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Do-it-yourself Health Check-ups

Do-it-yourself Health Check-ups

The most important way to stay healthy? All women should check in regularly with their doctors and let them know when any suspicious symptoms arrive. But in between those doctor visits, some at-home tests and self-checks can be done in the privacy of your own bathroom. In fact, these DIY health assessments can sound the alarm for a number of women’s health conditions — from breast cancer to high blood pressure — and they could just save your life.

Self-Breast Exam

Giving yourself regular self-breast exams can help you detect changes in your breasts so you can report them to your doctor ASAP. Do you know how to perform this important women’s health check?

First, stand with your upper body unclothed and look at your breasts in a mirror. Look for changes like dimpling, redness, or scaliness of the skin or nipples, and note any differences between the two breasts.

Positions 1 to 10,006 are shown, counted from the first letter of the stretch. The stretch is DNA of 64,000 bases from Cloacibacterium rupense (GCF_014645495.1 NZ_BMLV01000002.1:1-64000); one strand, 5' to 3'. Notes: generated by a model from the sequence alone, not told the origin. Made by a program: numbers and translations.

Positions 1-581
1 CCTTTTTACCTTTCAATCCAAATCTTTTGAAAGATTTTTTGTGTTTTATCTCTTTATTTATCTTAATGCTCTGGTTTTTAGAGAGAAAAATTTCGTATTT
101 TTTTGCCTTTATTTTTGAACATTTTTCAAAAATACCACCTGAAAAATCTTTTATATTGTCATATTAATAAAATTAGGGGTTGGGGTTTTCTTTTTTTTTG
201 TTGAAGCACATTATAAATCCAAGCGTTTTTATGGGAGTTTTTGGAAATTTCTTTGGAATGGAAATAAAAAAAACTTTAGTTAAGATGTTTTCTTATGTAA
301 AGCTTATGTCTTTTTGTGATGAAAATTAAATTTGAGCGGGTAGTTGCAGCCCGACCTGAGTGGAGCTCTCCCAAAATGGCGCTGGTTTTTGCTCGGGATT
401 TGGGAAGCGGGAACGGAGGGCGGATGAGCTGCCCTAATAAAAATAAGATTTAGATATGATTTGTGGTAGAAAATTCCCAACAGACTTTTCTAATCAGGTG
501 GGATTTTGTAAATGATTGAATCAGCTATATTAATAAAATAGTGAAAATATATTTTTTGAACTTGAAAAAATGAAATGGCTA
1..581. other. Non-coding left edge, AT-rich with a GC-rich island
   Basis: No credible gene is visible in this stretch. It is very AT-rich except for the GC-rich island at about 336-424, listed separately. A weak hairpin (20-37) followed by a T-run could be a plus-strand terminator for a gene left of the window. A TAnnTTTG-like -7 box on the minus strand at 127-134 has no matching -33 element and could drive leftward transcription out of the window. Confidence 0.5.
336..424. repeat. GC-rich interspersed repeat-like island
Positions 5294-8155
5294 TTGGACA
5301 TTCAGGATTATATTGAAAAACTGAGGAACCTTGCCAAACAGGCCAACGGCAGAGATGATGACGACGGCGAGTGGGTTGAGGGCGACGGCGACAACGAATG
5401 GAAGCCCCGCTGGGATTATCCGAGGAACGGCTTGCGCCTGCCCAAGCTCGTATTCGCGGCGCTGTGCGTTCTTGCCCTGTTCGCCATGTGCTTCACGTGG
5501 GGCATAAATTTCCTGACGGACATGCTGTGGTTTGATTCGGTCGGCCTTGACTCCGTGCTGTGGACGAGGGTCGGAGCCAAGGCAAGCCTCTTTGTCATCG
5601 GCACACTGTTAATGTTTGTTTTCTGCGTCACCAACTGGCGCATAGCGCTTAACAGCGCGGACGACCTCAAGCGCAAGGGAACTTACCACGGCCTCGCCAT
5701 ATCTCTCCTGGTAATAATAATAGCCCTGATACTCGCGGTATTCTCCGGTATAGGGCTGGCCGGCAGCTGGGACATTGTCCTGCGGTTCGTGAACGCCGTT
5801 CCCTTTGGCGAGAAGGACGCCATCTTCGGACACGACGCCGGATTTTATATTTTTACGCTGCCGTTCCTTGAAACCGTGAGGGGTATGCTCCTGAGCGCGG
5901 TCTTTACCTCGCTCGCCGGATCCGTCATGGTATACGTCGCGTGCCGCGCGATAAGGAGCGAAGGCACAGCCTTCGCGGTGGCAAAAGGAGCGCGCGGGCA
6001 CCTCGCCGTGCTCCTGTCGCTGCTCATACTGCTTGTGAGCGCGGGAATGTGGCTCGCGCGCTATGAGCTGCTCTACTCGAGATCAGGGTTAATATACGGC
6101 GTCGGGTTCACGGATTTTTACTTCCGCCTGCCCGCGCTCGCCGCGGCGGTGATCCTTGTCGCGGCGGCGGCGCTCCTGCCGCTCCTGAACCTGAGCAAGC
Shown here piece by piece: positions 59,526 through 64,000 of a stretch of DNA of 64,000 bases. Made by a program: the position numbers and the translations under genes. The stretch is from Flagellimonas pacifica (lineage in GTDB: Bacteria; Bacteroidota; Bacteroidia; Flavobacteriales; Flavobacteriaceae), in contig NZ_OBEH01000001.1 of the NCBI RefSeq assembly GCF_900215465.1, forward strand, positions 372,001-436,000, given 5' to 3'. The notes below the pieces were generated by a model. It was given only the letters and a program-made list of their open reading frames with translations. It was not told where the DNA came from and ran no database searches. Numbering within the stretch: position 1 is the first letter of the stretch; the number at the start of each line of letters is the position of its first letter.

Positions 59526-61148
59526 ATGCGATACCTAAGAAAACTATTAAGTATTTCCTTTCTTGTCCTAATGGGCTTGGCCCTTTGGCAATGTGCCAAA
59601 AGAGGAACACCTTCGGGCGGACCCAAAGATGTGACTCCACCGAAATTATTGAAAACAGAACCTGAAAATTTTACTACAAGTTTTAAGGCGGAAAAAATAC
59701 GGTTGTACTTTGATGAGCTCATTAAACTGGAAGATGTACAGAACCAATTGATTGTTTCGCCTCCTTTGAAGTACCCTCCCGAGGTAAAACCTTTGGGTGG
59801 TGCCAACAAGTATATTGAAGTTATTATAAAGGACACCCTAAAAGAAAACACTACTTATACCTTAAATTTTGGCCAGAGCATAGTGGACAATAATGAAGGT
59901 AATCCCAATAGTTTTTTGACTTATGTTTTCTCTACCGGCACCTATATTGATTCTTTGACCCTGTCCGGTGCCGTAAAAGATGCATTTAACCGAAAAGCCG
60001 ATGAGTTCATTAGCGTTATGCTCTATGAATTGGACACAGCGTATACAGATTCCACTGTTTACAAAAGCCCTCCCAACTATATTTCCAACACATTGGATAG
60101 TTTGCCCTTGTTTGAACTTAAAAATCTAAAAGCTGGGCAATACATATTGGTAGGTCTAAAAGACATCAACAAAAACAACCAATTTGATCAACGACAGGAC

Next, lie down (this is a change from previous recommendations to do this exam standing in the shower). Raise your right arm above your head. Use the three middle fingers of your left hand to feel all over your right breast, beginning at the armpit. Repeat with your other breast.

Heart Rate Check

Heart disease is a serious women’s health condition (it’s the No. 1 killer of women in the United States). Fortunately, checking your own heart rate (pulse) can help uncover problems with your ticker.

To find your pulse, place your index and middle fingers on the underside of your opposite wrist, just below the base of the thumb. Count your heartbeats for one minute. A resting pulse for adults should be between 60 and 100 beats per minute. If it’s consistently higher or lower, or if you detect an irregular heartbeat, call your doctor.

Monitor Blood Pressure

High blood pressure, or hypertension, is another common women’s health condition — and it’s also a major risk factor for heart disease. A home blood pressure monitor is probably a good investment, especially if you already have hypertension. Normal readings are at or below 120/80.

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Here are some things to keep in mind during your test:

Measure your upper arm circumference before you purchase a monitor. Make sure the cuff size fits your arm (these measurements are included on the box).

Make sure it’s easy to use and read.

Ask your doctor’s office to check it for accuracy at every visit.

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